As the myth goes, the concept of Uber was first discussed as a concept in Paris, France in 2008 by Travis Kalanick and Garrett Camp as they had trouble hailing a cab; whether this is true or not is irrelevant – Uber has firmly, and forever, opened Pandora’s Box and disrupted the taxi industry – there is no way we, as the public, can go back now as we’ve seen the art of the possible. Cheaper fares, ease of booking cabs and convenience.
For those of you that might dispute my last statement, Uber is now operating in 632 cities worldwide at the time of this blog post being written.
What is evident in these 632 cities is that the industry stalwarts; the cab firms already present that have enjoyed stable market share and dominion over the rates and fares that the general public have paid up until Uber, are not happy.
Public safety, perceived lack of tight regulation regarding it’s operating practices through to protests against the company itself, have all served to illustrate genuine anti-Uber sentiment and actions. The announcement on the 23rd September 2017 by Transport for London (TfL) that it has rejected Uber’s application for a new operating licence was greeted by cheers from a minority of industry competition and affiliated supporters; however, for the commuters that utilise Uber on a daily basis, this was both a shock and disappointment. Having said that, Uber’s cars will not disappear immediately as its current licence expires on 30 September 2017 and it plans to challenge the ruling; for this reason, Uber an continue to operate in the capital – where it has over 3 million users – until it has exhausted the appeals process, which could take a number of months.
I’ve used Uber in London on numerous occasions and in the USA in places such as Los Angeles and Anaheim; I have found these experiences to be very positive bar one time where I dropped the needle too far away and I had to cancel the pick-up (costing me $5) – I’ll put that down to user-error. The process of booking, the transparency of the driver details, the cost (fare) and the ease of payment have all added to the experience; on a personal level, I’ve found the drivers to be personable and happy to chat about anything from their day, why they drive for Uber and the general state of the weather (*a very polite British way of starting any conversation).
In contrast, two recent experiences of ‘professional’ and ‘established’ taxi firms have left me over-charged by £12.00 for one journey and in the other journey, the cab driver threatened to make us leave the cab because we asked him to wear his seatbelt. To protect any other individuals working for these firms, I will not name the companies, however, both trade-off of their aforementioned ‘professional’ and ‘established’ status. Where I was clearly over-charged (by more than 100%), I phoned the company to discuss this and they said they’d investigate it and come back to me…..that was over a week ago. With regards to the cab firm where the cab driver was slightly challenging, I spoke to the cab company and they said they would have a conversation and ‘deal with it’ as they didn’t want a poor reputation – I’ve heard nothing from them either. Interestingly, I had the same cab driver over the course of the weekend and I managed to resolve the issue with him personally and he appeared to have had ‘zero conversation’ about the previous issue otherwise, why would he have been designated to pick me up again?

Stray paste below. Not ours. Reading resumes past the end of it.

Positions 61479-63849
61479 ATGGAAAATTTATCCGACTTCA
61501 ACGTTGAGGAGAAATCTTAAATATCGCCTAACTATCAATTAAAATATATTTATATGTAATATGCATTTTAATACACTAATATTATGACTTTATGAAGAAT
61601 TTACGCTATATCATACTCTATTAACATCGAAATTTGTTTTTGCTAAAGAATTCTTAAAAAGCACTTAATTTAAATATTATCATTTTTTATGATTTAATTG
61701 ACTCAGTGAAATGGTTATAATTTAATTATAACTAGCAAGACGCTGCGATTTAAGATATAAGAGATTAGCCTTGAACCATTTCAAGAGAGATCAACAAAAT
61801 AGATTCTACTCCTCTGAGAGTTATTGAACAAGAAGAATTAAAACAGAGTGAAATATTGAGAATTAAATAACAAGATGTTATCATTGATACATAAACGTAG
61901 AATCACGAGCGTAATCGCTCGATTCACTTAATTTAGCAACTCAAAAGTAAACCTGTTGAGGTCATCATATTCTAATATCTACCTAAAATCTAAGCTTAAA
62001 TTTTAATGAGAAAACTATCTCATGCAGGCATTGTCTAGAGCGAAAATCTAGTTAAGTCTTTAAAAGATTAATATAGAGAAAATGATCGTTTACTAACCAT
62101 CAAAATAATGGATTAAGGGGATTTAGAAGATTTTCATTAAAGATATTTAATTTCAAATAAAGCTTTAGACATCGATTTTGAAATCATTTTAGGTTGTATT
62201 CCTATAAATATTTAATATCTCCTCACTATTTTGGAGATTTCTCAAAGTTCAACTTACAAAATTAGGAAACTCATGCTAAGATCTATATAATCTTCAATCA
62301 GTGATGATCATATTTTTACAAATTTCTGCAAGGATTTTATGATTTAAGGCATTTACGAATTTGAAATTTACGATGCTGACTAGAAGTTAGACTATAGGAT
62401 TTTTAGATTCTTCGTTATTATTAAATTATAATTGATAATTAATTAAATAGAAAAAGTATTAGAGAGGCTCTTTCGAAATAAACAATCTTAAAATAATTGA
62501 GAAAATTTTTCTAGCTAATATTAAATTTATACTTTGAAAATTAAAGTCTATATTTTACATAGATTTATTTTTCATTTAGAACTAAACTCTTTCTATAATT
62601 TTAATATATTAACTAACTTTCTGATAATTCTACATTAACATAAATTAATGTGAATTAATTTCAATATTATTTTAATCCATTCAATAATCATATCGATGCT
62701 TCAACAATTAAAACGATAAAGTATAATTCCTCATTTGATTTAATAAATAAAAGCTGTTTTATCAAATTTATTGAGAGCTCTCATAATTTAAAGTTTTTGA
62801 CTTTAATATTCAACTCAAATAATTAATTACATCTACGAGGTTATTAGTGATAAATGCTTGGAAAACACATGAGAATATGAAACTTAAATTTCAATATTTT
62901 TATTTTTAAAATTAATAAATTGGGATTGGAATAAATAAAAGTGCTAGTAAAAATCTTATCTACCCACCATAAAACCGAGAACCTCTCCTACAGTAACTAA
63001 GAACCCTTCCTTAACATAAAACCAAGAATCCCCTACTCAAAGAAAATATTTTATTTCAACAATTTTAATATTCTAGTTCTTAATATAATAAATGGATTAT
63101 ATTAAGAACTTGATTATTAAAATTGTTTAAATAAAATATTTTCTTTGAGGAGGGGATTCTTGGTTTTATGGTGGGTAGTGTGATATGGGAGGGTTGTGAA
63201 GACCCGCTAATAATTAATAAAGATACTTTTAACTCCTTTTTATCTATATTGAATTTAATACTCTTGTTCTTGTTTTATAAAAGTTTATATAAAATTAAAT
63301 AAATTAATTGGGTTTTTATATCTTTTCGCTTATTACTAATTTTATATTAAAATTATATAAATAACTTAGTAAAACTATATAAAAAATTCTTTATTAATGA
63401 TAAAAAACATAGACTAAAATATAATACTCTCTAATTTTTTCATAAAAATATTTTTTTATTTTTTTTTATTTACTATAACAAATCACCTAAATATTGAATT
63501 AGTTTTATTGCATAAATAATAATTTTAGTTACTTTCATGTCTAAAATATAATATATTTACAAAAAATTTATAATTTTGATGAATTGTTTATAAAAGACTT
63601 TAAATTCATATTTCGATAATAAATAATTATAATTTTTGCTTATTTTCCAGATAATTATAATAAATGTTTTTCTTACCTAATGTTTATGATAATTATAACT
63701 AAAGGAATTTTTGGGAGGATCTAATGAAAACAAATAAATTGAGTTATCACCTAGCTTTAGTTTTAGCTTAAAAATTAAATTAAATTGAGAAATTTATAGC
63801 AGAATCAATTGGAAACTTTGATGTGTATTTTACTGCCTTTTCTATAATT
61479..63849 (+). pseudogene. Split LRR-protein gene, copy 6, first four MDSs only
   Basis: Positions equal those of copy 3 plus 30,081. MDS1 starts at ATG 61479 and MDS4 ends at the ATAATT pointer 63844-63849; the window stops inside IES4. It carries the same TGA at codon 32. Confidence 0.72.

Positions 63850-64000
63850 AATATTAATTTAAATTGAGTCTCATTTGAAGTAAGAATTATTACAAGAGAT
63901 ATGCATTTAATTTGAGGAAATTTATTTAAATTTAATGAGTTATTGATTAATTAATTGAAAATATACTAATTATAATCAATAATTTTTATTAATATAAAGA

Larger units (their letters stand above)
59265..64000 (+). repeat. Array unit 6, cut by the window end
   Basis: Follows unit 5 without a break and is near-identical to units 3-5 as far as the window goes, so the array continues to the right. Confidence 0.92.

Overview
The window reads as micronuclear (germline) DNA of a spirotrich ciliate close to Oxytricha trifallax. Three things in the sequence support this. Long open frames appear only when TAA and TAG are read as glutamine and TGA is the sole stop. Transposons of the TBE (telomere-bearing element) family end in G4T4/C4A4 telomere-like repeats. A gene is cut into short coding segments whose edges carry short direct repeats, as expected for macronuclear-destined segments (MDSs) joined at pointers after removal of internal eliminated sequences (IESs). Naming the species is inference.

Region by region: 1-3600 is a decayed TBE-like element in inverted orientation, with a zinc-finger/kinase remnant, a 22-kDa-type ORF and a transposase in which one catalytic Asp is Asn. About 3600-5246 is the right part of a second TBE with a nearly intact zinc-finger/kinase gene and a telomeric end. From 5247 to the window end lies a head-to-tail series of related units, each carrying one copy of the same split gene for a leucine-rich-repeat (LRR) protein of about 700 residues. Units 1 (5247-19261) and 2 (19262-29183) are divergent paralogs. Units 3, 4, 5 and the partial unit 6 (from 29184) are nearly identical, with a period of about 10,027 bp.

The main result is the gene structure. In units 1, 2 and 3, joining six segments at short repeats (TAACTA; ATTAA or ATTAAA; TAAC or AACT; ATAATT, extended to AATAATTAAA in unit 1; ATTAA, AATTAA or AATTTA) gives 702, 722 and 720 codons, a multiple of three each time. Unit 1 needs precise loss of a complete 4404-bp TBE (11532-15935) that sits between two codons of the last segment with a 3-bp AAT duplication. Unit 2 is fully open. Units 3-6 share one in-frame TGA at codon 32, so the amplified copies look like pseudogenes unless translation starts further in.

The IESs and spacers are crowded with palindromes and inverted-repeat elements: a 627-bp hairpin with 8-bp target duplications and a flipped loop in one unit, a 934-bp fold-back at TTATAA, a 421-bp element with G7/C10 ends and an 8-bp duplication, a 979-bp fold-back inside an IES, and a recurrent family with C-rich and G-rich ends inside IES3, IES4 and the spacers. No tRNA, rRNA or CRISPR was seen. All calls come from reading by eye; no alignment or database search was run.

Having read these two accounts of my experiences, and given the press attention on Uber, you’d be forgiven for thinking that the former was a more established company and the latter was Uber right?
Whether you’re a user or not of Uber, you surely cannot deny that it is an innovative company looking at ways to create solutions for greater social mobility at a cheaper cost to the user.
Evidence of this innovation is readily available on the Uber engineering blog found here and many articles are being written about the company’s testing of autonomous cars in Pennsylvania, Arizona and California. In March 2017, Recode reported that they had secured documentation that stated that Uber had 43 active cars that had driven 20,354 miles autonomously and the report went on to state that Uber uses specific metrics to measure its progress with autonomous vehicles and they are:
- The average number of miles a car drives itself before a driver has to take over for any reason
- The average number of miles between “critical” interventions — when a driver has to avoid causing harm, such as hitting pedestrians or causing material property damage
- The average number of autonomous miles between “bad experiences” — things like jerky motions or hard braking, which are more likely to cause discomfort than damage
One of the key metrics has been illustrating a positive increase and that the requirement for a ‘critical’ intervention where a safety driver has to take manual control of the car; this has steadily increased to 200 miles per critical intervention.
All this evidence serves as a reminder that the company continues to innovate in a sector that has been dormant, apart from rising fares, for a number of decades. Isn’t this evidence of Uber as a solution rather than a problem?